1. Introduction

This section of the UK National Accounts, The Blue Book: 2018 edition provides an examination of recent trends and important movements for a range of information contained in a number of the subsequent Blue Book chapters. It will focus particularly on how the UK economy has evolved since the EU referendum in June 2016. All UK data referred to in this section are consistent with the Blue Book 2018.

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2. GDP and the headline economy

This section provides information on the headline economy, including the latest estimates of UK gross domestic product (GDP), which records how much output was produced in the UK in any given year. The UK economy grew by 1.7% in 2017 in volume terms, which followed growth of 1.8% in 2016. This marked the third consecutive year in which UK economic growth has slowed in annual terms.

The UK was the only G7 economy to see a slowing in 2017, with all other countries recording marked pickups (Figure 1.1). The latest IMF estimates show that global growth strengthened to 3.7% in 2017, which was the strongest pickup in activity since 2011. Having experienced the second-fastest rate of growth in 2016, the UK was only the joint fifth-fastest growing economy in the G7 in 2017, ahead of Italy.

However, UK growth has been more resilient than was initially expected immediately following the EU referendum in June 2016. Figure 1.2 compares the 2017 outturn with forecasts by the Bank of England (BoE), the Office for Budget Responsibility (OBR) and the consensus of independent forecasters, both before and after the vote.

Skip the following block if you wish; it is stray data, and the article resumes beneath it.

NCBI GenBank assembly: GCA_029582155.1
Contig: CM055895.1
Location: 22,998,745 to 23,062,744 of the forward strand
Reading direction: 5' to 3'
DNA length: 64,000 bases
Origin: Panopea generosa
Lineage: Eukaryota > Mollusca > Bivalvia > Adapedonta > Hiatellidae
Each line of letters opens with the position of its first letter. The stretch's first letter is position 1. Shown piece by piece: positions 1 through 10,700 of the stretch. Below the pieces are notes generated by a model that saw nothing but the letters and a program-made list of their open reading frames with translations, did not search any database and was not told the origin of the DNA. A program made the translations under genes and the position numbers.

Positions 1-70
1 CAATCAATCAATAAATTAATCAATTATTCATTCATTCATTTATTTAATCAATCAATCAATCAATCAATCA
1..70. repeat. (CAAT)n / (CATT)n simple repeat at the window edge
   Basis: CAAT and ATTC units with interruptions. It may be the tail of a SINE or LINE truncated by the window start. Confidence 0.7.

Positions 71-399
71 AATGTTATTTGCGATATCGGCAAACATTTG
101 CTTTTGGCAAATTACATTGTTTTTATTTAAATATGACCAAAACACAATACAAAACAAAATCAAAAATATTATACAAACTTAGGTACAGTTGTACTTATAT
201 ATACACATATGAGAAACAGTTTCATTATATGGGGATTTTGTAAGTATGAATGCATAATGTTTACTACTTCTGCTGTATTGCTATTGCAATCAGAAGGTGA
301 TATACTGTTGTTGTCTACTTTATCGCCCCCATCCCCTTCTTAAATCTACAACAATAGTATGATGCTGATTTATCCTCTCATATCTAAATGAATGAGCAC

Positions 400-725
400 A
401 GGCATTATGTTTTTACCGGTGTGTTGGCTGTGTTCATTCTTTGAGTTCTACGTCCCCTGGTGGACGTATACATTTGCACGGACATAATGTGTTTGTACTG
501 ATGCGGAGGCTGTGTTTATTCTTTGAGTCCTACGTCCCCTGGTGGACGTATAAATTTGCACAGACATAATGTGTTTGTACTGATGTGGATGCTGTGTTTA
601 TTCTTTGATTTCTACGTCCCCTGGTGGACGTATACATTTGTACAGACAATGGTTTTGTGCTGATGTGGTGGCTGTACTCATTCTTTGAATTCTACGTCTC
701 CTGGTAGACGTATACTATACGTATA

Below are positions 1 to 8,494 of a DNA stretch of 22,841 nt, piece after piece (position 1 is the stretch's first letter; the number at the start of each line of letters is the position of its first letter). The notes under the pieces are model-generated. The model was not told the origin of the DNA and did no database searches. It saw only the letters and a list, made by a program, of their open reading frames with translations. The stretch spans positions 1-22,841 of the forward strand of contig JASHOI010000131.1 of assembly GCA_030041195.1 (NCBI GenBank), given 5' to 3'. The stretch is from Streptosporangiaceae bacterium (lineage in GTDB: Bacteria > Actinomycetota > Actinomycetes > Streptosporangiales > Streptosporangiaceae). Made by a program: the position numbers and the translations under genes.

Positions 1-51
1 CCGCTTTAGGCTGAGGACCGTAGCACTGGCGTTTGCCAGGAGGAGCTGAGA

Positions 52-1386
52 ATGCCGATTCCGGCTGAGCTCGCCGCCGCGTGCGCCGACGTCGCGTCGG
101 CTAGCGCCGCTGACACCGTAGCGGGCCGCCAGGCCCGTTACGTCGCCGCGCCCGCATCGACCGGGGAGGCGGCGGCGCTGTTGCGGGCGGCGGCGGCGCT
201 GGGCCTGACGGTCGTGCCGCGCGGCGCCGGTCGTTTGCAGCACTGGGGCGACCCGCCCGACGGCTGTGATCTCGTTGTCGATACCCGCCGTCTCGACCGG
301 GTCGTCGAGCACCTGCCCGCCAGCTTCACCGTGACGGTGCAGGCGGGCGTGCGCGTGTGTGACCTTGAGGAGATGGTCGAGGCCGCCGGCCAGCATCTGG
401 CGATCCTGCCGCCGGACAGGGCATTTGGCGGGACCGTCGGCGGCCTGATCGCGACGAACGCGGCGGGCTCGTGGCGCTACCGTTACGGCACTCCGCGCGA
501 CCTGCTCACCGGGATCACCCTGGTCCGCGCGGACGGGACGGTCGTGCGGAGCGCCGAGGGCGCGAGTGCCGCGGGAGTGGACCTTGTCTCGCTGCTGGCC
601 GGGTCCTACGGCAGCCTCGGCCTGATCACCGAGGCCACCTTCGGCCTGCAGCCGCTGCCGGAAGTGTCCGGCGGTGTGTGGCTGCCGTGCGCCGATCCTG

Before the referendum, these forecasts had been conditional on the UK voting to remain in the EU. Figure 1.2 shows that these were subsequently revised down, based largely on the view that a weaker sterling would push up import prices, squeezing consumer budgets and spending, while heightened uncertainty would weigh on firms’ decision to invest. While the UK economy did slow in 2017, the 1.7% growth recorded was not as weak as many had forecasted. In part, this was due to consumers initially spending more than had been predicted, with global GDP growth picking up since early 2016.

Meanwhile, growth in the implied GDP deflator – which measures changes in the price of all goods and services that comprise GDP – slowed to 1.9% in 2017. Despite this slowing, it was slightly stronger than its five-year average rate of 1.6%. Reflecting these price movements, nominal GDP growth in the UK economy was 3.6% in 2017, slightly below its five-year average annual growth rate of 3.8%.